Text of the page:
The World As Stage by Bill Bryson


Bill Bryson is one of my father’s favorite authors, but I must confess that I have never read any of his work before. To remedy this, I received this book as a gift about two years ago, and though I’ve only just manage to get around to reading it, I enjoyed it immensely.

It’s a difficult task for any writer to embark on writing a biography for The Bard; there’s very little we actually know about the man, and no small amount of speculation. With this in mind, the book is a very short read, and most of the content explanations about how we don’t actually know for sure if any of it is true. Bryson does do an excellent job, however, of compiling all the opinions about Shakespeare’s life and objectively judge their merits (or lack thereof). In this way the book is less a biography, and more a history of biographers who have attempted to discover the life and times of William Shakespeare.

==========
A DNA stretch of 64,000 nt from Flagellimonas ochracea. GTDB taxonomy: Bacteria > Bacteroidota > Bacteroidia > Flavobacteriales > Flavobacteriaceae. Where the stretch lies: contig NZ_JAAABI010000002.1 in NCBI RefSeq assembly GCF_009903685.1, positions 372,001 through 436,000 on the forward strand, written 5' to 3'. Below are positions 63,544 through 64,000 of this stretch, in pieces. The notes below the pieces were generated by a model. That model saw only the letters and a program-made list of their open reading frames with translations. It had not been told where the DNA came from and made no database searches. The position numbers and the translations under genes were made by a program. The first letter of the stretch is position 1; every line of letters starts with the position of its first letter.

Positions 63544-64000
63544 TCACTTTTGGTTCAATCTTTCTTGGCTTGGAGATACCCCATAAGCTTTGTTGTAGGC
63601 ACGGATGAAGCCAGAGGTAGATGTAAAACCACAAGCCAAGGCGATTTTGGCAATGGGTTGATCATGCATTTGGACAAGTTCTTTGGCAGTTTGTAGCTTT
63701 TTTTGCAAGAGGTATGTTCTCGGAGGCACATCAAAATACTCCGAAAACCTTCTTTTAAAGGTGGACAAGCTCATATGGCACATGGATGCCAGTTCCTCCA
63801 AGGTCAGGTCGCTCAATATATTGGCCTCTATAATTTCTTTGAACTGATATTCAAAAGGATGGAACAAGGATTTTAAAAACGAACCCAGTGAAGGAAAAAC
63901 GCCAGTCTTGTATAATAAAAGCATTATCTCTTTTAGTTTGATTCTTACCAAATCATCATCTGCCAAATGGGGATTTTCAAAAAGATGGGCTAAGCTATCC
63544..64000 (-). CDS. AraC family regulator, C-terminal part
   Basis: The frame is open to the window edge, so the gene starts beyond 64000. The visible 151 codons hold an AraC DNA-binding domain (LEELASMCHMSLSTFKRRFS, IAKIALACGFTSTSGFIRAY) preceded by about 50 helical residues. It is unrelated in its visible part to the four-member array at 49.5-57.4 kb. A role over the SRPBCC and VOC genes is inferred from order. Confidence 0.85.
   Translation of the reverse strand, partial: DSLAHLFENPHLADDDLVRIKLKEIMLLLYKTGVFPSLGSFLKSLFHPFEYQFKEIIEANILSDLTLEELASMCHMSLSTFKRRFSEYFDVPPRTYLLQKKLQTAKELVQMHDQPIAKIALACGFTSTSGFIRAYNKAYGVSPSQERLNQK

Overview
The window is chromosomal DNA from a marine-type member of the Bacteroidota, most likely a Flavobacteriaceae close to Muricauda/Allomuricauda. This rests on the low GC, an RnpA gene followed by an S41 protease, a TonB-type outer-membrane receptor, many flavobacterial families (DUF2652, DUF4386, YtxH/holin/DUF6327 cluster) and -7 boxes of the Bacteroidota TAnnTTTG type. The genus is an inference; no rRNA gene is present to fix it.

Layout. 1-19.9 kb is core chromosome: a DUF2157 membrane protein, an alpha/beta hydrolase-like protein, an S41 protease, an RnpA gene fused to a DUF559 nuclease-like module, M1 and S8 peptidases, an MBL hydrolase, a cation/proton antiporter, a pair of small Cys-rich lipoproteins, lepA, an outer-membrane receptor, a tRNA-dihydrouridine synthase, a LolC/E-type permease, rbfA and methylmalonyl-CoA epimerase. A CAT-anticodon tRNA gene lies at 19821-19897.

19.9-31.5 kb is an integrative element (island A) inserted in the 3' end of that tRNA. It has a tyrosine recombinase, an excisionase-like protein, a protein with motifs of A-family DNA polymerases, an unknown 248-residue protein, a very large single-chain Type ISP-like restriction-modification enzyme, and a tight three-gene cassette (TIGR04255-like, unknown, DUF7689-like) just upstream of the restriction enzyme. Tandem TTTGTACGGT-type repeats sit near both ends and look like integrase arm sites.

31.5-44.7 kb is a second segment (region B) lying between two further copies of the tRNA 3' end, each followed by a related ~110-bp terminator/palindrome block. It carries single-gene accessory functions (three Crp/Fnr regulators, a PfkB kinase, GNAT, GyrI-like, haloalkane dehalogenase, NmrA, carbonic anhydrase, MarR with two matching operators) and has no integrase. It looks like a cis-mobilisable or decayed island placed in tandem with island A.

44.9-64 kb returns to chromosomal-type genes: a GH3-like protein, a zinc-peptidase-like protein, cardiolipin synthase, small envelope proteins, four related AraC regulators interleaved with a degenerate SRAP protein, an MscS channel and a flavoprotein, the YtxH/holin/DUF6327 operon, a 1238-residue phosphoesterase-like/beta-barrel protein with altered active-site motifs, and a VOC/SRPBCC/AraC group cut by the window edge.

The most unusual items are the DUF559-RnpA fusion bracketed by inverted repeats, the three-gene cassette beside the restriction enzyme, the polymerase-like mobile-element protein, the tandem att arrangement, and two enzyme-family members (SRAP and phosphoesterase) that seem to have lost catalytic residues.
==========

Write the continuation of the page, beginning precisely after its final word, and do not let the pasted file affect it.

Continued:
While some reviewers have expressed dissatisfaction with “the whole book being pure conjecture,” I personally didn’t mind it, since amid all the uncertainty there were several interesting stories and facts about why we don’t have concrete answers. Plus, it’s so short it can be read in a matter of a couple hours; any longer and it might have felt like more of a waste of my time.

My one major critique is… choosing to write on this subject at all? I’ve read in many places (and heard from friends and family) that Bryson is a master of humor and wit. This work, however, lacked any of these characteristics. It’s unclear to me why Bryson would set out to write a book about something so unknowable, and then do so with very little humor… it’s an enjoyable read, but I’d hardly call it clever.

AND WHAT ABOUT THE MOVIE? There is no movie. This would make a terrible movie—110+ minutes of talking heads explaining that we have almost no evidence for anything they say. No thanks!


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